Fighting cultural extinction, traditional dances and crafts added to UN list of intangible heritage
Botswanan pottery-making, Indonesian handicrafts, traditional Kyrgyz carpet-threading, and the music and dance of Uganda’s Busoga people are the new elements added today to the United Nations-endorsed list of the world’s intangible cultural heritage – part of the world body’s ongoing efforts to preserve endangered practices from fading into extinction.
The four traditions were inscribed on the UN Educational, Scientific and Cultural Organization (UNESCO) List of Intangible Cultural Heritage in Need of Urgent Safeguarding, after being chosen by a committee that is meeting at UNESCO headquarters in Paris this week.
According to UNESCO, the importance of intangible cultural heritage is not the cultural manifestation itself but “rather the wealth of knowledge and skills that is transmitted through it from one generation to the next.”
The agency adds that as older generations pass away and younger generations adapt to a more globalized and modern world, ancient traditions – and the know-how necessary to maintain them – often vanish from the collective memory of a people, their only trace left in anthologies and history books.
The earthenware pottery-making skills of Botswana’s Kgatleng District, for instance, is at risk of extinction due to the decreasing number of master potters, low prices for finished goods and the increasing use of mass-produced containers. Similarly, the woven bags created by Indonesia’s Papua people face stiff competition from industrially manufactured bags.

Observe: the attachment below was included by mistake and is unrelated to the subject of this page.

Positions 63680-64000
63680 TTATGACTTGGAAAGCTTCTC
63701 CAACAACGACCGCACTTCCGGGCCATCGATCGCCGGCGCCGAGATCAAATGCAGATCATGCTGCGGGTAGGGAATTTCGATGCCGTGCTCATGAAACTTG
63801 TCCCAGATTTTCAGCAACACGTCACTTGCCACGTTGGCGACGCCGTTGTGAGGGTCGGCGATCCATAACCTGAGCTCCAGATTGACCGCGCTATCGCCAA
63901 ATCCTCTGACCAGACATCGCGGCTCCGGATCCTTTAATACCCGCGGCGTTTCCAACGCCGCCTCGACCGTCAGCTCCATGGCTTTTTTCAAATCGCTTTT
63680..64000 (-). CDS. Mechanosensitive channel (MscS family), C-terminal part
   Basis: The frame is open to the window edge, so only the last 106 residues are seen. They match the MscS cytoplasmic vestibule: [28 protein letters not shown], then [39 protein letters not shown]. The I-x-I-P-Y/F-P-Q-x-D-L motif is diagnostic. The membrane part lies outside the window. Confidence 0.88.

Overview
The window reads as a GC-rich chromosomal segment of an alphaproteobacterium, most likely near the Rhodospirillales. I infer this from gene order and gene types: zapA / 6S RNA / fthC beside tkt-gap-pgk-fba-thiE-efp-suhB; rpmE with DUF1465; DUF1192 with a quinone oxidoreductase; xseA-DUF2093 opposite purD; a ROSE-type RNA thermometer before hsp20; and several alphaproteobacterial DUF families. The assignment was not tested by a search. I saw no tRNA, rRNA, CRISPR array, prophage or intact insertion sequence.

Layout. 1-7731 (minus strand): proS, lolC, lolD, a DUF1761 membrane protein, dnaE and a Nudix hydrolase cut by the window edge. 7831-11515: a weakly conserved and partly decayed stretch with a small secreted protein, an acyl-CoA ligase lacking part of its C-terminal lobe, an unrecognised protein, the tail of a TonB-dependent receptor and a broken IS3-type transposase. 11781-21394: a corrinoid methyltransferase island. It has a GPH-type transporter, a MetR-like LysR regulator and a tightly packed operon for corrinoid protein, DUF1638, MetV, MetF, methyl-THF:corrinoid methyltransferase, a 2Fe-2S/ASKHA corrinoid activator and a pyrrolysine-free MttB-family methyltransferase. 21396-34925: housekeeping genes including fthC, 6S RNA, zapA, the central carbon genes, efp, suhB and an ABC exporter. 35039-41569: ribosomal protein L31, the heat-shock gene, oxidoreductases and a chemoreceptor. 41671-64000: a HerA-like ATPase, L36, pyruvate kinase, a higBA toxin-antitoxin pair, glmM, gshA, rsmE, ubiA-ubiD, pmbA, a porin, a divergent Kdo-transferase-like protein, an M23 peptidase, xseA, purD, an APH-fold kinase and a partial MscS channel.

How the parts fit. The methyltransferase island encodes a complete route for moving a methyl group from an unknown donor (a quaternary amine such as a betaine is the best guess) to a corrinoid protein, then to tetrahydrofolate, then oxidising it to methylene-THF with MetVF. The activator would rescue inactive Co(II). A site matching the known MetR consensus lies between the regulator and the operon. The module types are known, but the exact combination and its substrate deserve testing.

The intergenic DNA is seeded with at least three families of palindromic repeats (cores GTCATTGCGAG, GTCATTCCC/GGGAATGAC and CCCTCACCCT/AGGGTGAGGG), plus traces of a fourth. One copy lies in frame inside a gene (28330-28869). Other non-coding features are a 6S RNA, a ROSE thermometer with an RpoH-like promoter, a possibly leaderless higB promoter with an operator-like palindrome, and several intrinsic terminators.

In Kyrgyzstan, the traditional art of felt carpet-making is also at risk of disappearing as the communal enterprise, frequently led by women in rural and mountain communities, laments a diminishing number of practitioners and a lack of governmental safeguarding. And Bigwala, the traditional song and dance of Uganda’s Busoga Kingdom, also faces a threat to its survival with only four older masters with the skills for performing still remaining.
To be inscribed by the committee, elements must comply with a series of criteria, including contributing to spreading the knowledge of intangible cultural heritage and promoting awareness of its importance.
The List was inaugurated in November 2008 in accordance with UNESCO’s Convention for the Safeguarding of Intangible Cultural Heritage, which seeks to protect the world’s oral traditions, performing arts, social practices, craftsmanship and knowledge of nature.
Before its current session ends on Friday, the committee is expected to evaluate another two nominations – from China and Mexico – for possible inclusion on the intangible heritage list.